Sunday, March 18, 2007

How (Not) to Speak of God – Chapter 5: The Third Mile

Chapter five concludes the first half of Rollins’ book, the theologically focused portion of the book. The second part of the book will address how the ideas discussed in the first half are made visible in Rollins’ own faith community.

Chapter five is probably the most important chapter of the first half of the book. In this chapter Rollins begins by discussing Truth and Reality. Rollins states: “Truth is God and having knowledge of the Truth is evidenced, not in a doctrinal system, but in allowing that Truth to be incarnated in one’s life.” A “theoretical system will [not] bring life” but rather “to know the truth is thus to be known and transformed by the Truth.”

For Rollins, the transformative power of Truth is found in Love. Much of the rest of the chapter is dedicated to examining God’s “prejudice towards love.” In summary, Rollins sees love as the central message of God/Jesus. Jesus did not come to provide us with a better/new ethical system. He also did not come to simply abolish the Law. Rather, he brings us a new way of viewing the law/ethics – we are to view it with a prejudice of love. Rather than focusing on the letter of the law we are to interpret the law through the lens of love. Rollins relates this to how we read scripture. Rollins believes “Jesus taught us not merely to read the scriptures, but to enter into a dialogue with them: a dialogue that is saturated and directed by love.” And later, “our reading of the Bible must be re-examined and wrestled with repeatedly as we encounter the situations that present themselves to us.”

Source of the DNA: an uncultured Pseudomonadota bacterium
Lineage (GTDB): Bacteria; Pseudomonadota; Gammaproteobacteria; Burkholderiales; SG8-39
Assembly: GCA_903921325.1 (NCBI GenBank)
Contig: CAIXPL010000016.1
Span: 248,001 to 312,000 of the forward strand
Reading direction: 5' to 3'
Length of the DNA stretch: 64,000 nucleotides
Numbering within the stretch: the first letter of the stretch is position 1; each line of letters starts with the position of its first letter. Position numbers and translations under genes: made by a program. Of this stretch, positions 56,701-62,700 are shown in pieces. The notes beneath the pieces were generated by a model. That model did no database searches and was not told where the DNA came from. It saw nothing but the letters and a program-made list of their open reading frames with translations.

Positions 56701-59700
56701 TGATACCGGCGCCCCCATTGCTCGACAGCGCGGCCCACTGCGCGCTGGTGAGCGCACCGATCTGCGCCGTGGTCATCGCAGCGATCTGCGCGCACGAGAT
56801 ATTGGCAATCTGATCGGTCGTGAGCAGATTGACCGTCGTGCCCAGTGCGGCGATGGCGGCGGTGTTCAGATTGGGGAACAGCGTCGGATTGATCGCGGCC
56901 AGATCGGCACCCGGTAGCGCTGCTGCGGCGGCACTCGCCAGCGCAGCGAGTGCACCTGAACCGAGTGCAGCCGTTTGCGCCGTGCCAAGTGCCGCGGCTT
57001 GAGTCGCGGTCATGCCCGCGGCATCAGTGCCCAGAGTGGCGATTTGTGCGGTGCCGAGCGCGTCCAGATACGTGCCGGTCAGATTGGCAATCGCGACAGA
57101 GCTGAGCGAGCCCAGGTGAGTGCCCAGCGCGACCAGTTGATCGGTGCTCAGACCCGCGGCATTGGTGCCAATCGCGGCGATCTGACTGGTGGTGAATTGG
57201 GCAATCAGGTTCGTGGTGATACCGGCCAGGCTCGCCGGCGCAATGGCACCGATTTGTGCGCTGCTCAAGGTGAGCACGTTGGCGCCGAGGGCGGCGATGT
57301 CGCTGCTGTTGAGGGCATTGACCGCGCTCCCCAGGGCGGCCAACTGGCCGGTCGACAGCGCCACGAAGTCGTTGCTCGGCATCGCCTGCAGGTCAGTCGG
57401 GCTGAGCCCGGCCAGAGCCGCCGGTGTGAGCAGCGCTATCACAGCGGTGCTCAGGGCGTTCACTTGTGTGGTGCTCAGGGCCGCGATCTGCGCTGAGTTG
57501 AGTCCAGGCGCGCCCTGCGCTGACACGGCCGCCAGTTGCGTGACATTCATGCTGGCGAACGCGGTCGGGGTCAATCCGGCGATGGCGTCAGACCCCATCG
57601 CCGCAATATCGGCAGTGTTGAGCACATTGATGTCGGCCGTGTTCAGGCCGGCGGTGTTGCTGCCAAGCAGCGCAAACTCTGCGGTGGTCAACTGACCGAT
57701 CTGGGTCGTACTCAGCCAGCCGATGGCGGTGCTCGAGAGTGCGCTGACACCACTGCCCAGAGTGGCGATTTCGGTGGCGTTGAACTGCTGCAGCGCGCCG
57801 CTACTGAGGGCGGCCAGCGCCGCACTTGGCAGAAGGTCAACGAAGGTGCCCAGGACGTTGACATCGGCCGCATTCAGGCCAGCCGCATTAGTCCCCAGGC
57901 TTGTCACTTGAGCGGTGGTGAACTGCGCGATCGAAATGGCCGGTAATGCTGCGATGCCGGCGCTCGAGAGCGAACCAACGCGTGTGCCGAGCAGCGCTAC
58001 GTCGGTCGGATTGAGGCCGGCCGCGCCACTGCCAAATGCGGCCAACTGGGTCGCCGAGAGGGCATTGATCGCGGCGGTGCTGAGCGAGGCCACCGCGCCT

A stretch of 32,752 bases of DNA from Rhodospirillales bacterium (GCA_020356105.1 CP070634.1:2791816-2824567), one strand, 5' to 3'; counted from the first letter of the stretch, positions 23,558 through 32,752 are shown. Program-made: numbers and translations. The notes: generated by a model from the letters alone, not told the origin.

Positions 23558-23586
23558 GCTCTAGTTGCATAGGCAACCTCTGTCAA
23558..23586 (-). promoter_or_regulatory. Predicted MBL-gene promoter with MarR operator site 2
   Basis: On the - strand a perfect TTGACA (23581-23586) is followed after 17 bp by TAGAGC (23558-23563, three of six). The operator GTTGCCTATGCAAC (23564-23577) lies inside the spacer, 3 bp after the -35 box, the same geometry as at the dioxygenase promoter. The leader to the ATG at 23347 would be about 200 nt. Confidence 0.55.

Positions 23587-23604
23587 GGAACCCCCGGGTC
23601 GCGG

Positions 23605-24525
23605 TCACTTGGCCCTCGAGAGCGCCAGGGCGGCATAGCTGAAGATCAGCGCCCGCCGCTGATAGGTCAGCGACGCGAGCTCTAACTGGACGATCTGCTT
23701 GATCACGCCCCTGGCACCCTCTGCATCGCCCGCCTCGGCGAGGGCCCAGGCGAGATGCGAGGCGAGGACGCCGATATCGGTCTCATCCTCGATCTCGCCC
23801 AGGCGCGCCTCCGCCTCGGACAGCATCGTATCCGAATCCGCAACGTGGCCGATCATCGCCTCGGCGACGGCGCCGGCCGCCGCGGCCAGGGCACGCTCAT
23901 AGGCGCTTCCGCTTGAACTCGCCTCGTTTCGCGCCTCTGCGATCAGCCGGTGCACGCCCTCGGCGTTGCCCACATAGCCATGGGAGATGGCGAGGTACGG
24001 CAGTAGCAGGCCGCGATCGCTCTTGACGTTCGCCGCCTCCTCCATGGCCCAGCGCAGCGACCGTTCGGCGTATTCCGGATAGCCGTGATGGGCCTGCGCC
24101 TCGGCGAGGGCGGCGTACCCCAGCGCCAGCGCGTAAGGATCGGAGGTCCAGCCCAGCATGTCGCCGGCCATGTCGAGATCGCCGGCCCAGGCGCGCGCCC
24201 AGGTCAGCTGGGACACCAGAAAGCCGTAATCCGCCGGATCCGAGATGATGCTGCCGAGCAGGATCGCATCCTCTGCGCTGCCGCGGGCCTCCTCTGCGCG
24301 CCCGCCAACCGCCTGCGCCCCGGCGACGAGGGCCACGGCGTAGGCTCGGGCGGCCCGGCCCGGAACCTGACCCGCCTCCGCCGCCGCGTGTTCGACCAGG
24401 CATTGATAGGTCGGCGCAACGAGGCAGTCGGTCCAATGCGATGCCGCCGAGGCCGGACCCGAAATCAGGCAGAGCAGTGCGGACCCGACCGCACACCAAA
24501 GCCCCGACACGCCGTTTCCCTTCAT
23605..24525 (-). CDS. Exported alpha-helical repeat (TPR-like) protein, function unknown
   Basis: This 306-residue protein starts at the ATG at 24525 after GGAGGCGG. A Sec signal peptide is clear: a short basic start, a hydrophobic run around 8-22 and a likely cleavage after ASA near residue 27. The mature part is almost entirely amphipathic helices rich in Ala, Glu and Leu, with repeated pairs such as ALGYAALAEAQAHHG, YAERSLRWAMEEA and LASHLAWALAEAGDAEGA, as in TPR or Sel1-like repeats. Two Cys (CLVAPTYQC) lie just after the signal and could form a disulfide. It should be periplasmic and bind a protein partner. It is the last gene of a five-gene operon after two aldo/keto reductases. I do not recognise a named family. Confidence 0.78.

In concluding the chapter, Rollins reminds us that “we cannot force this radical, Christ-like love, we cannot work it up or commit to living in this way.” Rather, this love “is gained only as we give up. To be born of God is to be born of love. Here we come into contact with Meister Eckhart, who claims that we must let go of ourselves in such a manner that we can become a dwelling-place in which God can reside and from which God can flow. Our own works and beliefs are dethroned by the enthronement of God. What is important for Eckhart is not to think correctly, or to work hard, but rather to engage in a type of concrete ego-death by which the divine is invited to enter the place which we have laid down. The hope is that in so doing, love will flow from us.”

And lastly, “in so doing, we will not merely sit around describing the world, but rather, we will become the iconic spaces in which God is made manifest in the world.”

There’s a little more I want to discuss about this chapter but this is probably enough for now. As for the second half of the book, I am not planning to blog through it. I will probably read through the rest and put together a concluding entry about what we can take away from this book. Anyways, more on this will come later.

Others in this series:
- Introduction
- Chapter 1
- Chapter 2
- Chapter 3
- Chapter 4

1 comment:

april. said...

just thought id let you know, my theology group at church has been going through this book - we discuss chapter five tonight!! my favorite chapter, by far.